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Yenisel Rodriguez Perez: I have lived in Cuba my entire life, except for several months in 2013 when I was in Miami with my father. Despite the 90 miles that separate Havana and Miami, I find profound reasons in both for political and community activism. My encounter with socio-cultural anthropology eight years ago prepared me for a commitment of love for cultural diversity.

Cuba’s Pedestrian Boulevards: The Illusion of Prosperity

February 17, 2016 | Print Print |

Yenisel Rodríguez Perez

El bulevar de Bayamo.

HAVANA TIMES – The efficient management of Cuba’s pedestrian boulevards is today an essential component of the government’s assessment of provincial governments, yet another in the long list of bureaucratic fetishes that aim to convey the sense of a thriving civil society in the country.

Though the history of these urban promenades has always gone hand in hand with State politics, the degree of enthusiasm that characterizes the bureaucratic imaginary with respect to these places today stems specifically from a process that unfolded in the country’s eastern region between 2005 and 2007.

At the time, the city of Bayamo surprised everyone with a remarkable boulevard that offered affordable prices, services of acceptable quality and access to half a dozen cultural and commercial institutions: a museum, an aquarium, a chocolate house, an ice-cream parlor, a cultural center and an art gallery.

The envy of other provincial governments was awakened immediately, and an unprecedented enthusiasm led them to try and make it to the hit parade of such boulevards at the national level.

The first secretary of the Cuban Communist Party in Bayamo gained an almost mythical status among bureaucrats and their subordinates. Over time, the matter would become unexpectedly important, to the point that, today, all Cuban provinces devote entire budgets to this task alone.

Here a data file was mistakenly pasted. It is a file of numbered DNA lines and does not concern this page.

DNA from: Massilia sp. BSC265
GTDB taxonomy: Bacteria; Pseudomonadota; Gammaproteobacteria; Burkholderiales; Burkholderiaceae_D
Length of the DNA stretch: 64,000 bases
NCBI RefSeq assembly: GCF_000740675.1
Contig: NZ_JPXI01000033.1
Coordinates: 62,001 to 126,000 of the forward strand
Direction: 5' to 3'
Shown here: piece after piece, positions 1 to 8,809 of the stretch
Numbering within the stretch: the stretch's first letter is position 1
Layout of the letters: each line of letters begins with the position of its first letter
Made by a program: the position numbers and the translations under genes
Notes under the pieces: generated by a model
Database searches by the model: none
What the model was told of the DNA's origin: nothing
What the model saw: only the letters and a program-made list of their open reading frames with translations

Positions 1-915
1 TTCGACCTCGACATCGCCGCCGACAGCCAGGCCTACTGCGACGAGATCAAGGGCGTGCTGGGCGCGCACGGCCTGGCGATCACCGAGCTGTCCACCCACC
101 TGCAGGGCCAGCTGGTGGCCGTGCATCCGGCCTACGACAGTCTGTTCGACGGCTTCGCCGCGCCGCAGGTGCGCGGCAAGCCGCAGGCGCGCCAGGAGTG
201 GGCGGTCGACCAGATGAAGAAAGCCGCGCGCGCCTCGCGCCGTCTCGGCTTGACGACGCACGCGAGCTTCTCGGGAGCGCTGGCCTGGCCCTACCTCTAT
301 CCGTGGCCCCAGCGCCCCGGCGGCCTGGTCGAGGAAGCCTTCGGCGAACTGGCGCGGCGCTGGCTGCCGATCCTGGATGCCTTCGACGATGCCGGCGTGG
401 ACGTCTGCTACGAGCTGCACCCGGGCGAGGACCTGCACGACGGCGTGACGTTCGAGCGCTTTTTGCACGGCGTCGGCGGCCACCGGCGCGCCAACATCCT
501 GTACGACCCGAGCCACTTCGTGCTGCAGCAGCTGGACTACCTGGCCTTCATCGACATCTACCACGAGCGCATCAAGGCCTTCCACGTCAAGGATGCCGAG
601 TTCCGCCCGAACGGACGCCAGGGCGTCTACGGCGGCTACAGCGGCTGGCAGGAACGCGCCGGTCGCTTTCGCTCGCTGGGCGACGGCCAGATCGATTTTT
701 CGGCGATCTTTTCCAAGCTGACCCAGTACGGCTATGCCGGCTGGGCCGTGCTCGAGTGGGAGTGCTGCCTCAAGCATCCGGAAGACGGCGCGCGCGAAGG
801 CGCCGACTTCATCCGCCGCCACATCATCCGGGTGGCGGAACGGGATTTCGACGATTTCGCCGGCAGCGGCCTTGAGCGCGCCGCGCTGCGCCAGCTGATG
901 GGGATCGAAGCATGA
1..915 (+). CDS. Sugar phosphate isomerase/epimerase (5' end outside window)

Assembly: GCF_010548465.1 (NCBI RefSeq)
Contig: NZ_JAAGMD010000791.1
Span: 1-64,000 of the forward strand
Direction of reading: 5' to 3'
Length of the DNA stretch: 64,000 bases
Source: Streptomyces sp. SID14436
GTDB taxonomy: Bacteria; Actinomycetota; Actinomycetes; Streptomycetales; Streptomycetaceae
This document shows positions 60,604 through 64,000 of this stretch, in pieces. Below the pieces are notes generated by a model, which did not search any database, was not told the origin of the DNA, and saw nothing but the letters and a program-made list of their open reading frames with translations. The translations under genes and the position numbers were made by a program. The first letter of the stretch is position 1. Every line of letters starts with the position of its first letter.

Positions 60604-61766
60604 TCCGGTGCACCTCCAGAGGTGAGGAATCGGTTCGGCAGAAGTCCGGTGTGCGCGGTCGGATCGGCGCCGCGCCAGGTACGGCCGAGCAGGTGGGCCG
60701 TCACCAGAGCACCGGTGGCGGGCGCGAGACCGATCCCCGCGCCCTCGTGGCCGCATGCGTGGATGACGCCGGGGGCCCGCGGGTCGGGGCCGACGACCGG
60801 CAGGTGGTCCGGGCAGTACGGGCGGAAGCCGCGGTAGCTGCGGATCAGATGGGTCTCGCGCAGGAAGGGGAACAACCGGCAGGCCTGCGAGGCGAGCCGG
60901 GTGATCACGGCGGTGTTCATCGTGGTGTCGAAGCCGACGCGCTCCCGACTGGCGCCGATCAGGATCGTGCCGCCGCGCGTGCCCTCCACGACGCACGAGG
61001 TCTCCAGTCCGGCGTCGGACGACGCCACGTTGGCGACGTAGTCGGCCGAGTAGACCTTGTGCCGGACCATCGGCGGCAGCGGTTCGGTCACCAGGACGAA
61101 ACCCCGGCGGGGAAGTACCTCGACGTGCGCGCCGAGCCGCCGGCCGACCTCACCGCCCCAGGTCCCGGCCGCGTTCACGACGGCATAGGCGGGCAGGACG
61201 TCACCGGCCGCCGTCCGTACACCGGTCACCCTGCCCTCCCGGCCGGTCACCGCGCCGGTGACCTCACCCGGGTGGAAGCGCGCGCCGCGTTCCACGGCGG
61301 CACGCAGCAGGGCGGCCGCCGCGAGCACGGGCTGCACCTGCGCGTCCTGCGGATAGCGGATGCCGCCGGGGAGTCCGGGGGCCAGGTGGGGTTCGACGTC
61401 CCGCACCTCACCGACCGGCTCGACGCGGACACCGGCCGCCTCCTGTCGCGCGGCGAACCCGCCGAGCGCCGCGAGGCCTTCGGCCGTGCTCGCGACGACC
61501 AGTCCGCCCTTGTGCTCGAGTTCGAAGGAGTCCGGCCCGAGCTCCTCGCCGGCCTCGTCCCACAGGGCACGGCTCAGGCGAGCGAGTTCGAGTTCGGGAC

Beyond the demagogy and politicking, what this performance conceals is the inequality that exists in provincial populations. It is the other, less visible and publicized face of the Cuban boulevard.

The boulevards that compete over the attention of bureaucrats and receive relatively significant levels of financial support are located in provincial capitals. Many populations, particularly those in mountainous regions, are left out of their circuits.

This situation in part explains the logic that sustains the success of these boulevards: a demand controlled by marginalization, exclusion and poverty, and a centralized offer that is geographically inaccessible for many.

To become intoxicated with these deceitful places, particularly from the perspective of domestic tourism, places us in the band of our corrupt leaders.

It is an illusion we ought to protect ourselves from, particularly those of us who live in Havana. In the country’s capital, with a population density of 2932.3 inhabitant / km² (representing nearly 20 % of the country’s population), government logic takes on other forms.

Here, the mobility of the population produces other forms of exclusion that are not as closely related to territorial issues, and the government’s demagogic strategies follow other paths because of the central nature of this government and its hegemony nationwide.

Ice cream store on the San Rafael pedestrian boulevard in Havana.

Havana’s most important boulevard, known as the San Rafael Boulevard, doesn’t set itself apart from its commercial and urban surroundings much. Beyond its status as a pedestrian street, it doesn’t aim to define itself with a specific commercial or cultural discourse.

Many people don’t know that this pedestrian street they traverse on a daily basis is a boulevard, and there are some who don’t even know what this word means.

It is only in other provinces that many people from Havana, unimpressed by the capital’s San Rafael pedestrian boulevard, end up enthralled by these bright places. The surprise factor comes into play and many of these tourists quickly adopt the fantasy and day-dream of local prosperity.

They speak of the social and urban resources of these provinces, allowing themselves to be deceived by the makeup applied to a pedestrian boulevard in the provincial capitals and forgetting the precarious conditions that all other municipalities endure behind this facade.

Captivated by these showy strategies, they put aside the critical gaze of common citizens and begin to scrutinize their surroundings like good optimists do. They neglect the poverty they are aware of and go away only with those realities that validate their experience as tourists.

This way, people from the capital give in to the age-old vice of weaving yarns and, from nothing, put together another success story for our bureaucracy.


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